Whither America's defense policy?
If you've been laboring under the impression that President Bush is in favor of expanding and strengthening the American military, I've got some news for you. The man he installed as the replacement for Donald Rumsfeld as Secretary of Defense, former career CIA man Robert Gates, is not exactly headed in that direction. In fact, there's no question that he's quite adamant about continuing the current Bush Administration policy of not modernizing our conventional warfare capacity -- that is, the Cold War concept of combat -- because we're going to concentrate on "irregular" warfare. As George H. Wittman noted this past Friday in the American Spectator:
Gates has accepted the more humanitarian idea that the world's problems that produce terrorism are primarily economically and socially-centered rather than driven by harshly material, historical, political and religious forces. This may fit well into Gates' Eagle Scout background, but it is Pollyannaish nonsense in the real world context.[snip]Why is it that Robert Gates wants to reduce to an academic exercise the dangers historically implicit in world affairs? And more important why -- other than justifying reducing the defense budget -- does he wish to downplay the need at this time of maintaining and, most importantly, improving existing U.S. conventional air, sea, and ground forces?One can see now why the surprising choice was made of Gates by President-elect Obama to stay on as SecDef. No worries about him from the Left's anti-war machine because Robert Gates' ability to argue out of both sides of his mouth makes him a suitable defense choice in the new administration. It may take a while, but the thinking public will catch on -- hopefully before America's enemies do.
There are some others who disagree with president elect Obama's choice for Defense Secretary. For one, there's leftist Katrina vanden Heuvel of The Nation who thinks that Gates is the "wrong man for the job" since he won't cut and run out of Iraq as quickly as Obama has promised we would, though she seems to have few concerns regarding broader defense capability questions. What it all comes down to is:
Of course, Obama still has an opportunity to change the mindset that got us into Iraq and, more important, he has a popular mandate to challenge and change failed policies and craft a smarter security policy for this century. But he's sure making his work tougher by bringing people like Robert Gates on board.
A career intelligence professional, Mr. Gates has worked for Democratic and Republican administrations as a C.I.A. officer, and also spent nine years on the staff of the National Security Council, under four presidents of both political parties.Since returning to government in December 2006 as defense secretary, he has scored high marks on Capitol Hill for his ability to reach across the aisle to leading Democrats. At a hearing of the Senate Armed Services Committee last month, the chairman, Senator Carl Levin, Democrat of Michigan, opened the session by saluting Mr. Gates.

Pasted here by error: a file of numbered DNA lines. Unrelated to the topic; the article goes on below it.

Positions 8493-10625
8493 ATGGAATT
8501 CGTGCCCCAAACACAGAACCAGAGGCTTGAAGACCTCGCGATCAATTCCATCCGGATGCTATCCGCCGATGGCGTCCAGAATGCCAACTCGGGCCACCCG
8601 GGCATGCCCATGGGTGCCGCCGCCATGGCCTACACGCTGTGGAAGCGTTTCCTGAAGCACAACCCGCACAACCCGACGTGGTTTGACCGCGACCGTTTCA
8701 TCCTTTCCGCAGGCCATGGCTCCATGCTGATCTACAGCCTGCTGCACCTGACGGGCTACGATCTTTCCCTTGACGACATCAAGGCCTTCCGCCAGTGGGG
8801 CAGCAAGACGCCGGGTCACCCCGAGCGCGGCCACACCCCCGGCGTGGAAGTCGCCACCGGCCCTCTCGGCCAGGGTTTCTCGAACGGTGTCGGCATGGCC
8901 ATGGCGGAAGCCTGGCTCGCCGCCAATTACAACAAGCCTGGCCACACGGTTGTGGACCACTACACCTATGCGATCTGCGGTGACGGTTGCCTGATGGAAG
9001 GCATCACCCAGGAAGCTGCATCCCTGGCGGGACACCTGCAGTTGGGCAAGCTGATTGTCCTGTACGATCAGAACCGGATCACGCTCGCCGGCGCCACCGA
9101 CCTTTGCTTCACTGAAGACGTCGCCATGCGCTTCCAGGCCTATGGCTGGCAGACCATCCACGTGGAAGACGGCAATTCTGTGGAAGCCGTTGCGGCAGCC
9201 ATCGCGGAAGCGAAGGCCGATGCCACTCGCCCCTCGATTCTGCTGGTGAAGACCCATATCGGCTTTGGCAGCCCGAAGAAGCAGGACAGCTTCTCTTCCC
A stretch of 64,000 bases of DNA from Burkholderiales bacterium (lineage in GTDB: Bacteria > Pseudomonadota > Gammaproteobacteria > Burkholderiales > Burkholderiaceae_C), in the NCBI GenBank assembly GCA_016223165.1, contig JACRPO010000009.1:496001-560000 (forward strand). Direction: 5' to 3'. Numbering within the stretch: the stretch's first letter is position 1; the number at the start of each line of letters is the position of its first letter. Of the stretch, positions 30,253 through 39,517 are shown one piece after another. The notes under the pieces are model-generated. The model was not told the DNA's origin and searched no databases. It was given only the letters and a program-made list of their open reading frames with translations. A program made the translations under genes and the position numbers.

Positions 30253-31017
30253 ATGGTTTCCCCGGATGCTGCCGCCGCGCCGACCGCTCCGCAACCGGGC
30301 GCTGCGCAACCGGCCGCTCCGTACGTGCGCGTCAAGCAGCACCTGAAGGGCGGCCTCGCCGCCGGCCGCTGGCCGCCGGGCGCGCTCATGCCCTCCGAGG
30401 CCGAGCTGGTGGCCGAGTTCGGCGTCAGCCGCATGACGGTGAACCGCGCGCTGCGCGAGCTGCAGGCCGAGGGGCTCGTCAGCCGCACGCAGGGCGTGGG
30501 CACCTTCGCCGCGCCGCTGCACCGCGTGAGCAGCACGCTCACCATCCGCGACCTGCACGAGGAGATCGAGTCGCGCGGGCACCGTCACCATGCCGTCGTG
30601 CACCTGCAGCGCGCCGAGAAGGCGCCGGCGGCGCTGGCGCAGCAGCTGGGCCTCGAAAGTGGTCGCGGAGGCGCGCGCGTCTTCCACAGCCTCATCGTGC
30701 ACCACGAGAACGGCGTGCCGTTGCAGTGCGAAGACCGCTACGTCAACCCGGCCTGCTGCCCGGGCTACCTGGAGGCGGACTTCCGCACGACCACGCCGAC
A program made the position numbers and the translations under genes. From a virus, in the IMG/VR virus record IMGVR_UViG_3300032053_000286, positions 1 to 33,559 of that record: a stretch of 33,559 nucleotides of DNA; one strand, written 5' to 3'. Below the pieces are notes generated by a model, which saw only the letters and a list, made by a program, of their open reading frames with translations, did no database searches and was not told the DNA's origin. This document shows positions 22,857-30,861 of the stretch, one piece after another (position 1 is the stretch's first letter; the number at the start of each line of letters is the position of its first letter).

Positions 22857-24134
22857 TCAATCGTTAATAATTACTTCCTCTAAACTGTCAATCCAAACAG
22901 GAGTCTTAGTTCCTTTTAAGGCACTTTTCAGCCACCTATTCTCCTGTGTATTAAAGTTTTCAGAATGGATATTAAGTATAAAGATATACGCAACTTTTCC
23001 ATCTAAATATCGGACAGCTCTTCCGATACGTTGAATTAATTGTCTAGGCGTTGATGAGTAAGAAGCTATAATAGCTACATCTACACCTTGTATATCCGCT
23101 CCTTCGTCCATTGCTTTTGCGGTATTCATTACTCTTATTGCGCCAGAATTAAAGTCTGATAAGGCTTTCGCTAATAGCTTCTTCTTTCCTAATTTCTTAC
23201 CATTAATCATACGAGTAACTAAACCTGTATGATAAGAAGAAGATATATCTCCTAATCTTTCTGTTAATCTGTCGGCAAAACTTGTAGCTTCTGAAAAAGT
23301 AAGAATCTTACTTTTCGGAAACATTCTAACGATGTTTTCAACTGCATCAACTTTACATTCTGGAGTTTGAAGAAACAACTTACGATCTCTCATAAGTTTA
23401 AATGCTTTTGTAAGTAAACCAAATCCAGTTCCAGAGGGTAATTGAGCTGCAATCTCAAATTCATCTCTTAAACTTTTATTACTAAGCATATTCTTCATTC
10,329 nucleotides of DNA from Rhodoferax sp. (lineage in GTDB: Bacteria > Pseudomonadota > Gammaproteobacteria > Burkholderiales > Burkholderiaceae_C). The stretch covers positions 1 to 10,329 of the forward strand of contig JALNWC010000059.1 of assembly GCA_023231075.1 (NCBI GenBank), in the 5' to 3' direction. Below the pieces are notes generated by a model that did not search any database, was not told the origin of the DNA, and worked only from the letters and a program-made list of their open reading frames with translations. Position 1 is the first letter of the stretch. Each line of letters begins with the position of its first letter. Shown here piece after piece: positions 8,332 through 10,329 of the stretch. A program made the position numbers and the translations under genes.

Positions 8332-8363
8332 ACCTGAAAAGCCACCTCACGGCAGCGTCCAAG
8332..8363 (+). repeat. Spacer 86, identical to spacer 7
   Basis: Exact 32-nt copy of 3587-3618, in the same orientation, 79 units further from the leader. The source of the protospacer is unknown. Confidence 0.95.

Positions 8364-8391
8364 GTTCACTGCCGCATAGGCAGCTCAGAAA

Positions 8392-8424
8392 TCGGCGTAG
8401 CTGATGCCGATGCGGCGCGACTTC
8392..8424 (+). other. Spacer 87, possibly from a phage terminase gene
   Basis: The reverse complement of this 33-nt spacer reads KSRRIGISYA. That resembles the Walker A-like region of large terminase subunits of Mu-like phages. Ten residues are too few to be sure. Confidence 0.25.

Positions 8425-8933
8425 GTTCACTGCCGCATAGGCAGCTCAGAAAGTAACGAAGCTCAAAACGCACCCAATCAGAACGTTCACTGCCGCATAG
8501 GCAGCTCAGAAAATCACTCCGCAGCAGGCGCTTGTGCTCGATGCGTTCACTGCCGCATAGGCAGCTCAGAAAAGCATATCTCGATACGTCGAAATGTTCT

The names floated for Barack Obama's national security team "are drawn exclusively from conservative, centrist and pro-military circles without even a single -- yes, not one! -- chosen to represent the antiwar wing of the Democratic party." In his plaintive post this week on the Nation magazine's Web site, Robert Dreyfuss indulges in the political left's wonderful talent for overstatement. But who are we to interfere with his despair?
The continuation in office of Robert Gates as secretary of defense is an important balancing element in that process. Alone among the key players, he is at the end, not the beginning, of his policy contribution. Having agreed to stay on in a transitional role, he cannot be interested in the jockeying that accompanies all new administrations. The incoming administration must have appointed him with the awareness that he would not reverse his previous convictions. He must make the difficult adjustment from one administration to another -- a tribute to the nonpartisan nature of the conduct of his office in the Bush administration. He is a guarantor of continuity but also the shepherd of necessary innovation.
The NIC report warned that the greater dangers are coming from a resurgent Russia and a rising China, not terrorist groups. Russia was described as "more proactive and influential...and a leading force in opposition to US global dominance." Moscow intends to be an "an energy superpower" capable of "reestablishing a sphere of influence in its Near Abroad." The NIC sees "China is poised to have more impact on the world over the next 20 years than any other country." China will have the world's second largest economy by 2025, and will be a leading military power. "US security and economic interests could face new challenges if China becomes a peer competitor that is militarily strong as well as economically dynamic and energy hungry."
Obama has said very little about either Russia or China other than to stress his desire to engage both in new diplomatic efforts to resolve disputes. Expanding and modernizing the American armed forces to confront aggression from either Moscow or Beijing is not on his agenda, nor will it likely appear in his defense budgets.